She says about $65,000 of the annual budget is from cash gifts, while the larger remainder comes from grants and in-kind donations, such as the annual drive by CoxHealth that nets some 25,000 diapers, according to hospital officials. The last three years, the Diaper Bank has tapped into annual grants from the Darr Family Foundation, totaling nearly $10,000.

“We have a sensitivity to younger members of our community and those in tough circumstances,” says foundation President Tom Slaight. “That is the clientele of the diaper bank.”

Slaight says the Darr Family Foundation receives up to 100 requests between two grant cycles, and its grant review committee approves about half. Last year, the foundation issued $177,000 in grants, and the budget this fiscal year is $200,000. He says the next application deadline is Sept. 15.

Mission alignment is key in those decisions, he says, and the Diaper Bank has proven its worth to the foundation.

“Next to food and shelter, a dry diaper on that baby is an important commodity to have,” he says.

“It’s an assistance to families looking to raise healthy children and not allow that diaper shortage to create a crisis.”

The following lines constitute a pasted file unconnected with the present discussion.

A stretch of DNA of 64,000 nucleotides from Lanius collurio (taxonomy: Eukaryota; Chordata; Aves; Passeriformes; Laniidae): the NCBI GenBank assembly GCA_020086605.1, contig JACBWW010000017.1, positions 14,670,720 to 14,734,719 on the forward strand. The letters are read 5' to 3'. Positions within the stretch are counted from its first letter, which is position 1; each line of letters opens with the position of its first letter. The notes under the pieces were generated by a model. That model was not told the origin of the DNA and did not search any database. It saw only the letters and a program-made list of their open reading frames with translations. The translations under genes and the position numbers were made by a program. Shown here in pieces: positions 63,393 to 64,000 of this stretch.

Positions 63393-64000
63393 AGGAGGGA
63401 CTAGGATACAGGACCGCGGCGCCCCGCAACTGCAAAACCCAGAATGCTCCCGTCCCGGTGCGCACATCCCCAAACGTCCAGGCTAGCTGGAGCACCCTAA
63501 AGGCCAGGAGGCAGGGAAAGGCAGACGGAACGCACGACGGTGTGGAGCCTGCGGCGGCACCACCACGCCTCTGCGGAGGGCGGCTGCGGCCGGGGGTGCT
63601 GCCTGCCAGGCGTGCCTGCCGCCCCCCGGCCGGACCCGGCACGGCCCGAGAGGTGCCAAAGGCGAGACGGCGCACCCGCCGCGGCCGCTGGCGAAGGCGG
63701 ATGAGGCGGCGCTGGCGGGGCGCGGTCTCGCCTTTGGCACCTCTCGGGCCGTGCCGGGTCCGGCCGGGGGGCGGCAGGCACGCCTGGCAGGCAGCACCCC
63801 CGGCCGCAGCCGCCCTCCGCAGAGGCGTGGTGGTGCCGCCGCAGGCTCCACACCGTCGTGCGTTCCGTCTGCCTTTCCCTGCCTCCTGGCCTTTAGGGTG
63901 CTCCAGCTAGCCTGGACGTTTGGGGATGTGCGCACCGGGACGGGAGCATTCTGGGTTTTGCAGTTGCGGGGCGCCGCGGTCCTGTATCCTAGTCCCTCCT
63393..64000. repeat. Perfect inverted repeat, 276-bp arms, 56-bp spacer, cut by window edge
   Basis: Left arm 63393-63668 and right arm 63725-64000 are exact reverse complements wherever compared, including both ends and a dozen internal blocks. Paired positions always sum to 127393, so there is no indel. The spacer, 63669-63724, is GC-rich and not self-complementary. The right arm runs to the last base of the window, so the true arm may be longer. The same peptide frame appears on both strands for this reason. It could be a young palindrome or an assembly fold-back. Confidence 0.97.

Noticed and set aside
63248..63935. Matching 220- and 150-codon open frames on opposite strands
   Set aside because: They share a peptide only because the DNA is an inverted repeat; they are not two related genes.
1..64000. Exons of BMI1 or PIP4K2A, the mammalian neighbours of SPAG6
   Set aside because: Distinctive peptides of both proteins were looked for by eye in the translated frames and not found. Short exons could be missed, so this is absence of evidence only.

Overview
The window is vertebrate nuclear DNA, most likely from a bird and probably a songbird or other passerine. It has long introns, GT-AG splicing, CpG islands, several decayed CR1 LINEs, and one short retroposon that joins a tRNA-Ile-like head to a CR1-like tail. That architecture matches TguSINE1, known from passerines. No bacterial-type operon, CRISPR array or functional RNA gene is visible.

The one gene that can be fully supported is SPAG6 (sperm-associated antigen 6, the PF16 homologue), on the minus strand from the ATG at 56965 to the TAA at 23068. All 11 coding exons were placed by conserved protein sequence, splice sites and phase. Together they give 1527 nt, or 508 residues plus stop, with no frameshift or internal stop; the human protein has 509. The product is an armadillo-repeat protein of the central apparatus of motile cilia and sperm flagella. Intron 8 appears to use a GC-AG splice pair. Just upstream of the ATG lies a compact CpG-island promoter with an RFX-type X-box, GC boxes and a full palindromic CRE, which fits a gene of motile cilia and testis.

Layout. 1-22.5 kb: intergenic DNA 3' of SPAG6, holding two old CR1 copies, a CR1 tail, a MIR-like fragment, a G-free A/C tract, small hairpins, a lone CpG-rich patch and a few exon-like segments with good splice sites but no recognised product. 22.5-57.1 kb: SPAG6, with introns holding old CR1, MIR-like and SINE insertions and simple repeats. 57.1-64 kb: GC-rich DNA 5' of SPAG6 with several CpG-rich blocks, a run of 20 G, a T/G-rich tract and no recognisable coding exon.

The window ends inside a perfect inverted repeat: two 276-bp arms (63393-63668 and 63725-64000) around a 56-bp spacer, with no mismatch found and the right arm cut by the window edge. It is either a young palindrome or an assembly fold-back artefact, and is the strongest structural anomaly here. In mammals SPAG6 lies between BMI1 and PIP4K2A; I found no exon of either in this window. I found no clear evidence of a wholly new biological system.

Last year, the Diaper Bank also received $3,000 from Musgrave Foundation, as well as $10,000 from Commerce Trust Co. through Community Foundation of the Ozarks to create disposable and cloth diaper banks in rural communities.

The Diaper Bank also runs a cloth diaper loan program and a day care program for working parents to meet diaper requirements.

“Most day care facilities don’t provide diapers,” Slaight says, noting they require parents leave at least four diapers a day.

That means parents might let wet diapers go unchanged the night before in order to have enough the next day.

“They make a decision to let the child suffer the rest of the night,” Slaight says. “We have come to see it as a fundamental assistance for those people. We think it’s a child welfare issue to some degree. You don’t have to stretch too far in your thinking for that couple to erupt into an argument about diapers and they’re one step away from somebody slapping somebody and asking, ‘What happened here?’”

Bright and the 12-member board brought on the Diaper Bank’s first paid staff member earlier this year. Originally funded by a four-month grant, the work of Development Specialist Jessica Guccione is now paying for the position.

“She brings in the money,” Bright says.

The board’s goal is to convert the director role into a paid position within two years.

“I’m close to retirement. I’ll continue to volunteer,” Bright says. “We didn’t need to hire at this point a paid executive director, but the area of development was one we needed to make stronger.”

The duo are tasked with creating buzz around the Diaper Bank’s annual fundraiser in the middle of Diaper Need Awareness Week, Sept. 26-Oct. 2. The Girls in Pearls gala Sept. 30 at Hotel Vandivort has a $10,000 goal.

“I know that’s not a lot, but we’re still a small group,” Bright says.